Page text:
The Philosophy of Video Games- An Introduction
As I’ve told you, I’ve been absent from video game writing because of my extensive study load. But I was thinking about video game writing all the time, and I was inspired by my studies. We had a very fun and educative course called “The Philosophy of Literature”, and for that course we read books like Lamarque’s The Philosophy of Literature or J Hillis Miller’s On Literature. They deal with literature in a very interesting way. A way that no one has ever talked about video games. I’m starting a series of articles on the topic which I believe hasn’t been dealt with before- feel free to correct me in the comments section.
The main question is this: “What is a video game?” Now, that question may seem very easy and straightforward on the first sight. We can look it up in the dictionary! It says that they are “any of various games played using a microcomputer with a keyboard and often joysticks to manipulate changes or respond to the action or questions on the screen.” But that surface meaning is the meaning of the word, not the meaning of the concept. In reality no one has really attempted to “define” video games, and when you get down to it, you will see that a satisfying definition is almost impossible. What we are going to deal with here is one single question: “Why do we consider video games a video game? What quality do they have which distinguishes them from books or movies?” And of course, this question is going to lead to greater, more pressing questions.
What we are looking here is a single quality, or a set of qualities, which are exclusive to video games. What is the truth of video games? Of course, we might talk about a lot about truth in video games, but here we aim to talk about the truth of video games. We are not asking if the games are capable of being philosophical or we are not analyzing the philosophy or the ideology behind a work. We are asking what connects the most radically different games. What, for example, Tetris, Wii Sports, Unreal Tournament, or Skyrim have in common? We believe they are the same thing in the end anyway. We believe there’s a single history behind a single entity which begins at Space Invaders and Pong and leads to all the different games of it. We believe that The Witcher 2 and MW3 are the same species, though they belong to the same sub-species. And yet, none of them are the same as War and Peace, Citizen Kane, Hamlet, or “Ode on a Grecian Urn”. Why? What is the divining factor(s)?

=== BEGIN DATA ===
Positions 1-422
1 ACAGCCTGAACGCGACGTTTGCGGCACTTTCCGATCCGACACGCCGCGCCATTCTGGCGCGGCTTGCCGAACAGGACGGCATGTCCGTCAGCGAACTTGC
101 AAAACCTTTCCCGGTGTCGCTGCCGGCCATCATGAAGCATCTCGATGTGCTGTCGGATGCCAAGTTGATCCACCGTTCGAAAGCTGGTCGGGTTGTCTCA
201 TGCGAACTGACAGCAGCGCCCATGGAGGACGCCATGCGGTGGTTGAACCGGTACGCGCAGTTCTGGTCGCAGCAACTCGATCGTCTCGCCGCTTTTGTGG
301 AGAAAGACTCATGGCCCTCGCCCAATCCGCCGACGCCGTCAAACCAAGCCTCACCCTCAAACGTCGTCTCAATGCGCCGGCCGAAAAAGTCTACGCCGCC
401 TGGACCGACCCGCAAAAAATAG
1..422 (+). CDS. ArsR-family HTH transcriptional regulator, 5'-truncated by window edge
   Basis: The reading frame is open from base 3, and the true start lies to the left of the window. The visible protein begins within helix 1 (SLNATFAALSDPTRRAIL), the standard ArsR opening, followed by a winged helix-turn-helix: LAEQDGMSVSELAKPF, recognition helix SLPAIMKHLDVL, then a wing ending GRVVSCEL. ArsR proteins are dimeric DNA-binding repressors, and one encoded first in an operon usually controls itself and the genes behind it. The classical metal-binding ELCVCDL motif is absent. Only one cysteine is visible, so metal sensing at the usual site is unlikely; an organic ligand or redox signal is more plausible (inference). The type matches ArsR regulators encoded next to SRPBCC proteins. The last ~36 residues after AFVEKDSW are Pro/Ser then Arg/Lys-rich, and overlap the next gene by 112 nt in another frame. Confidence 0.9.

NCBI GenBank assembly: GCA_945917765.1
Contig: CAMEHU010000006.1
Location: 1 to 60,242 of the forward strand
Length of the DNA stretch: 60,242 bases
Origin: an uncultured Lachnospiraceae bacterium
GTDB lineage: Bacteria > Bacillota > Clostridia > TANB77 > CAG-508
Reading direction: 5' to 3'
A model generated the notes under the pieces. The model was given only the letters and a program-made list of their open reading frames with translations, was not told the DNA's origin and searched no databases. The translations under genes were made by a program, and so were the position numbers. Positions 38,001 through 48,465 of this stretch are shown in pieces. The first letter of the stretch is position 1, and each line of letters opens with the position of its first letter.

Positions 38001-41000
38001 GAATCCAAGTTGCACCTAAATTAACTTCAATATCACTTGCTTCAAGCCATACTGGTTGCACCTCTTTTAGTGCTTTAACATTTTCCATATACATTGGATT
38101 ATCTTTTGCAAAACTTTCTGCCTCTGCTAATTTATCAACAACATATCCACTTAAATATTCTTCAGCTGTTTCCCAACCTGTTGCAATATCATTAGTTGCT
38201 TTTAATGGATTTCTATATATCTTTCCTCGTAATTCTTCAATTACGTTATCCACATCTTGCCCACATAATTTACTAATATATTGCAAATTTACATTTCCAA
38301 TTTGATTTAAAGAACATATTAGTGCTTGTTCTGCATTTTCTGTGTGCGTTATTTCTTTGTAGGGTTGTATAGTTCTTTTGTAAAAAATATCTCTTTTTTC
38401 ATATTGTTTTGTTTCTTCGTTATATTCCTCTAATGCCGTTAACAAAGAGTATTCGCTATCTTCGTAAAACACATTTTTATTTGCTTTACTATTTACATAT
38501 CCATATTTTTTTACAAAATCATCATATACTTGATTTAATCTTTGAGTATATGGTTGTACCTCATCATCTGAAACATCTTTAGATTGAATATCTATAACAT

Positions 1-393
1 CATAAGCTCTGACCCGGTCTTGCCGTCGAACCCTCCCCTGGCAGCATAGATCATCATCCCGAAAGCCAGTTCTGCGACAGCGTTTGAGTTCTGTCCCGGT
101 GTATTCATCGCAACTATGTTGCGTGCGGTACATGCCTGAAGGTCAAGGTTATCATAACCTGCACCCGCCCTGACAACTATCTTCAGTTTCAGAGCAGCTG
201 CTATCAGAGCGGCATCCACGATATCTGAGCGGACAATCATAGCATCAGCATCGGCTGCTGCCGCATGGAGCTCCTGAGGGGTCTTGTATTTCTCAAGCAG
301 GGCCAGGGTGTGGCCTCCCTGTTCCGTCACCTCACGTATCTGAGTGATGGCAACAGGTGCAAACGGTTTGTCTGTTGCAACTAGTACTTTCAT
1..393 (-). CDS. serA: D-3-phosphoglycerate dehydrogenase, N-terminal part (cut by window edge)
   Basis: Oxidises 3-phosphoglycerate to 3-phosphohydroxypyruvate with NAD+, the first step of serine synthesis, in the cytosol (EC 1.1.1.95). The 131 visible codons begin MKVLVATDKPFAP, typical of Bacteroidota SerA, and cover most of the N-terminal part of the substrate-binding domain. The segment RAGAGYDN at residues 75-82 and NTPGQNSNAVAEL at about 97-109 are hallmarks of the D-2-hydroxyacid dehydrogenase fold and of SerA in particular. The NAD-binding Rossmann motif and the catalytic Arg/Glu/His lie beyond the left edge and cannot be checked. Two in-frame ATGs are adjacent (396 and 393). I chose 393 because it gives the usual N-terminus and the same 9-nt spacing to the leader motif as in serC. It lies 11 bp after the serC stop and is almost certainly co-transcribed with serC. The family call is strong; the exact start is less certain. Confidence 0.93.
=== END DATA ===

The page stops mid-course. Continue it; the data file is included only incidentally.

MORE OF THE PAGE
These will be the topics which I will discuss in separate articles:
- “What are Video Games?” In the first article I will raise the question of under which umbrella category the video games fall, and I will prove the difficulty of this question.
- “Interactivity: Does it Define Video Games?” Most people believe that the defining factor of video games is their interactivity. I’m pointing out that this answer is not as straightforward as it sounds.
- “Gameplay: Lets Redefine It.” In the third article I’m going to point out that Gameplay CAN be the definition of video game- but unless we change and expand its meaning drastically.
- “Authorship and Video Games”: Do games have an author? Is the concept applicable to the video games?
- “What Is a Gamer?” Who is the audience of this medium?
Tune in the next week for the first installment.